30″ x 15″ • Acrylic on Canvas
When approached to paint a piece for Tony Fiteni’s story, I asked myself, “How? How can I relate and connect a piece to this story?” “I’m not military and I don’t like war, guns, loud noises, conflict, or destruction.” So, I turned to the emotional and mental aspects of military work and the havoc that could be wrought on an individual’s life: stress, trauma, fear, emotional fatigue, confusion, and anxiety to mention a few. This took me to a period of my life during 2019 when I was recovering from a severe alcohol addiction and was fighting to stay alive. I feel this time of my life could only be best described for me as living in a war zone. It is from what I experienced during period I drew the inspiration for the painting and was able to connect personally to the story.
During 2019, I was suffering with a lot of physical and mental issues relating to recovery and liver complications. I didn’t have my medication’s and was walking around aimlessly confused, stressed, exhausted, hungry and scared. My mental capacity was almost completely diminished. There were times I didn’t know if I was awake or not. It was like I was watching myself through a tunnel going through these horrible events. At times, it seemed as though nothing was quite right or even real. The whole time I felt like I was in this cartoon-esque nightmare. This is how I decided on the style for this piece to relate to Tony Fiteni’s story about being an EOD expert.
There are two halves to this painting and based on artistic elements, I tried to balance the piece to keep your eye moving back-and-forth, never leaving the canvas, in order to tell the story. The left half of the painting represents Tony dressed in his EOD gear and facing towards his daunting task of dealing with the post bombing destruction and potential life-threatening aspects of his duties. This style is somewhat illustrative, but I purposefully didn’t make the outlining perfect in order to convey this dreamlike version of reality that doesn’t seem quite right.
The background is painting from dark to light to move you from left to right and convey a tunnel like scene if you can imagine looking at an explosion head on with darkness all around. The explosion is painted to bring you back across the canvas. The lights and darks and contrasting colors were painted to create rapid movement to bounce your eyes back-and-forth throughout the painting which should subconsciously convey a sense of urgency and tension. The size of the city and explosion are painted to be symmetric with Tony’s jacket and helmet respectively to give balance to the piece.
If I succeeded, the viewer should be able to easily connect with this piece through the fun nature of the style, vivid colors, and high level of movement within The painting and appreciate the story of Tony Fiteni.
Thank you for your service.
by Susan Lenz
I am The Bomb. I was born in an 11th century, Chinese bamboo tube and within the next hundred years grew into cast iron shells packed with explosive gunpowder. My reign of fear and destruction spread across the globe, and by 1849 I was dropped by unmanned Austrian balloons on Venice in the First Italian War of Independence. I come in different sizes, shapes, and make up, from compressed gas to thermobaric designs and both nuclear fission and nuclear fusion capabilities meant for massive destruction. I can incinerate objects within my blast range with temperatures approaching 4,500 degrees Fahrenheit, and my shock waves can fatally damage internal organs. Since the 14th century, I’ve shattered my own casing and spit my fill of metal shards in a technique called fragmentation. Once, I shot a two-ton anchor almost two miles inland from the Galveston Bay. That was on April 16, 1947 in an incident now known as the Texas City Disaster, the deadliest industrial accident in U.S. history. Ultimately, I killed at least 581 people including all but one member of the Texas City volunteer fire department. I am the “Father of All Bombs”, the Russian designed, explosive with 44 tons of TNT that detonates mid-air and sets off a supersonic shock wave with extremely high temperatures. I am the “Mother of All Bombs”, the Albert L. Weimorts, Jr. designed, large-yield bomb said to be the most powerful non-nuclear weapon in the American arsenal. My name comes from the Latin word “bombus”, an onomatopoetic word imitating the sound I make upon impact. I am the BOMB.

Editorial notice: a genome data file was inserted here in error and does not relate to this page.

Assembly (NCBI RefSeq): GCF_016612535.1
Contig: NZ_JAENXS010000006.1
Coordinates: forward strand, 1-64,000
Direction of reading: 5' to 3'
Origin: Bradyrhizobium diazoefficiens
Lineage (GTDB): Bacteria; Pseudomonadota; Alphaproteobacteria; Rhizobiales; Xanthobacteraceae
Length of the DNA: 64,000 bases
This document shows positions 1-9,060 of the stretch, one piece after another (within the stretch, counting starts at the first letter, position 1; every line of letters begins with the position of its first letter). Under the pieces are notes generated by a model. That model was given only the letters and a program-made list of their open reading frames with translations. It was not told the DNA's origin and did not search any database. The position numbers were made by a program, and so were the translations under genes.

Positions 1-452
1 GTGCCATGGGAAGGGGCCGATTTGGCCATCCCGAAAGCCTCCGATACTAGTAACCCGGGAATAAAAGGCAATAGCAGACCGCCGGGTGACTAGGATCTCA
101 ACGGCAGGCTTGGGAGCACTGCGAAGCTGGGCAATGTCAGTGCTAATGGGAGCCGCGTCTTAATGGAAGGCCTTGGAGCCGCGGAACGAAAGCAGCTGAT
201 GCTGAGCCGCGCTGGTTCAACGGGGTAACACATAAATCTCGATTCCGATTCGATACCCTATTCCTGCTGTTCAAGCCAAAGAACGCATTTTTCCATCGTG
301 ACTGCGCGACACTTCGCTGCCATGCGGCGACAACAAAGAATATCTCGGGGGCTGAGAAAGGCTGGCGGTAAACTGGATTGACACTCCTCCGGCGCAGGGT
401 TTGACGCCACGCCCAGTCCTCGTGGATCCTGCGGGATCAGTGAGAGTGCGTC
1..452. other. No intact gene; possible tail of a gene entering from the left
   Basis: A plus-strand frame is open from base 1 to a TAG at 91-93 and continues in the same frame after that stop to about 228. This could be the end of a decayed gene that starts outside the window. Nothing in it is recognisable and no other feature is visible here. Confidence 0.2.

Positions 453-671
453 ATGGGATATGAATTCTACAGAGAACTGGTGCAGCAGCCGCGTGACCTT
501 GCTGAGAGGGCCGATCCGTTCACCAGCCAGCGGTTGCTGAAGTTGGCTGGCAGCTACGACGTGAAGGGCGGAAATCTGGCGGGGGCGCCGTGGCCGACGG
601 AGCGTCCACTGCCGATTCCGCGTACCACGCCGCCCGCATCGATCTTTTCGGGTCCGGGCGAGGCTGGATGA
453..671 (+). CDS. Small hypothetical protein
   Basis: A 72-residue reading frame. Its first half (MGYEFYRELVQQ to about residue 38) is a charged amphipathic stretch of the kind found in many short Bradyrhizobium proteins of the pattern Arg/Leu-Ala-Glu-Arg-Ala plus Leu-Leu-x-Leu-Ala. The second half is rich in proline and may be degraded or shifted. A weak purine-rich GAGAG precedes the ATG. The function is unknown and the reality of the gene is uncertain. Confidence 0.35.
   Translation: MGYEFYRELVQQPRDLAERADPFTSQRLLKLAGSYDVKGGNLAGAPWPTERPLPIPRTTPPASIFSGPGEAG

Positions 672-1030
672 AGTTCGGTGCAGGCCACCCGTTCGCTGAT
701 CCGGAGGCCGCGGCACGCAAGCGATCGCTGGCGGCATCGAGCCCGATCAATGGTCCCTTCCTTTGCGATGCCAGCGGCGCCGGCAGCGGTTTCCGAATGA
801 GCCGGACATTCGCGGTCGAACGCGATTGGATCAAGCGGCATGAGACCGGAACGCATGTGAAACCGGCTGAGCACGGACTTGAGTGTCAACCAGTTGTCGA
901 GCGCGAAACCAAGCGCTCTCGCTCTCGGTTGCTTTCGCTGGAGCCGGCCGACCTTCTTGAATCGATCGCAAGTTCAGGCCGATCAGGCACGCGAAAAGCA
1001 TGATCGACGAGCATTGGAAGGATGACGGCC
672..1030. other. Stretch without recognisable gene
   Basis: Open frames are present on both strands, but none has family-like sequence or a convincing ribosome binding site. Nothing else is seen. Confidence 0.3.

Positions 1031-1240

I am Toni Fiteni, the bomb disposal expert. I come from a long and well established British history in the profession, one that starts with Sir Vivian Dering Majendie, a major in the Royal Artillery who first investigated the Regent’s Canal explosion of October 2, 1874. Five tons of gunpowder and six barrels of petroleum on the Tilbury barge took out the lives of all on board, the Macclesfield Bridge, and even damaged cages at the nearby zoo. Majendie framed the 1875 Explosive Act, the first modern legislation for explosive control. He pioneered many disposal techniques. Since then, England has been rightfully and fearfully invested in bomb disposal. I am part of that investment. For twenty-five years, I served in the Royal Air Force (RAF), like my father before me, like both my grandfathers before him. I guess I was destined to this line of work since I was knee high to a grasshopper.